GLOBAL – Coffee prices have hit a seven-year high due to a shortfall in the global supply of the commodity and worsening climate conditions in South America where most of the crop is grown. 

Arabica futures for March delivery rose as much as 2.6% to $2.189 a pound in New York, the highest rise for a most-active contract since October 2014. 

In the previous year, prices almost doubled, which raised the cost outlook for companies like – Starbucks Corp. and Peet’s Coffee & Tea Inc. which favor the high-end variety of coffee beans. 

This week’s increase in the stock prices came amidst a fall of certified stockpiles and a Brazilian currency that disintegrated incentives to sell commodities priced in greenbacks. 

Early projections also indicate that yields in Brazil will trail the nation’s last high-yielding cycle in 2020-21, limiting the stockpiles rebuilding to weather the dip in the next harvest’s output.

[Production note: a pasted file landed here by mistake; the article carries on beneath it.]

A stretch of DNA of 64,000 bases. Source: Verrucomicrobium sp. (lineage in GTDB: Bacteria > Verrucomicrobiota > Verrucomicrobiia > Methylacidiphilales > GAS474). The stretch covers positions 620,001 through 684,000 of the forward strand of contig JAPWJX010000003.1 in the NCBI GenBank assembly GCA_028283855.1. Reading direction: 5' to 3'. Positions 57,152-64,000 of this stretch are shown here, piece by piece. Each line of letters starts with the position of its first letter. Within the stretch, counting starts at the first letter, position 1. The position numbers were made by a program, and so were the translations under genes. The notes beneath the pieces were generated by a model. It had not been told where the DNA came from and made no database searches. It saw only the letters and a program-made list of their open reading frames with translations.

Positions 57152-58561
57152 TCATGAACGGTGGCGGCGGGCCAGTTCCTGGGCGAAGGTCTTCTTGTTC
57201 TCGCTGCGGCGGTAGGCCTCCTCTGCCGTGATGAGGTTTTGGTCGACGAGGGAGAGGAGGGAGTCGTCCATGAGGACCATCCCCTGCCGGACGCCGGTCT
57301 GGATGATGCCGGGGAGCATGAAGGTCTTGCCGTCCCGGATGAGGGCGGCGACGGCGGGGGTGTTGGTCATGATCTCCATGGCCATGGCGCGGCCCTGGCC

After drought and frost-damaged trees, Brazil’s output plunged while in Colombia, the second-ranked Arabica supplier, excessive rains are expected to reduce yields and elevate the risk of plant disease.  

Increasing fertilizer prices in Brazil are adding more to this issue to farmers whose ability to produce more will be constrained at least in the near future. 

High freight costs and a lack of container ships are also adding to the problem and have been highlighted as the reason behind delayed shipments of millions of bags of coffee out of Brazil.  

“Prices will stay high due to elevated shipping costs, which eat up the profits for producers, exporters, importers, roasters, and retailers” – said Christian Wolthers, president of Wolthers Douque, a Florida importer. 

The top Robusta supplier, Vietnam has also seen freight rate climbing as ever, pushing buyers to look for alternatives and Africa has made up for some of that.  

The surge in futures is threatening even higher prices at cafes and grocery stores when food inflation is worsening.  

Hernando de la Roche, Senior Vice President for StoneX Financial Inc. in Miami said: “Technical chart signals suggest that if prices breach $2.25, Arabica could surge to the $3 level.” 

Some companies have already increased prices and higher costs may further hit consumer pockets.  

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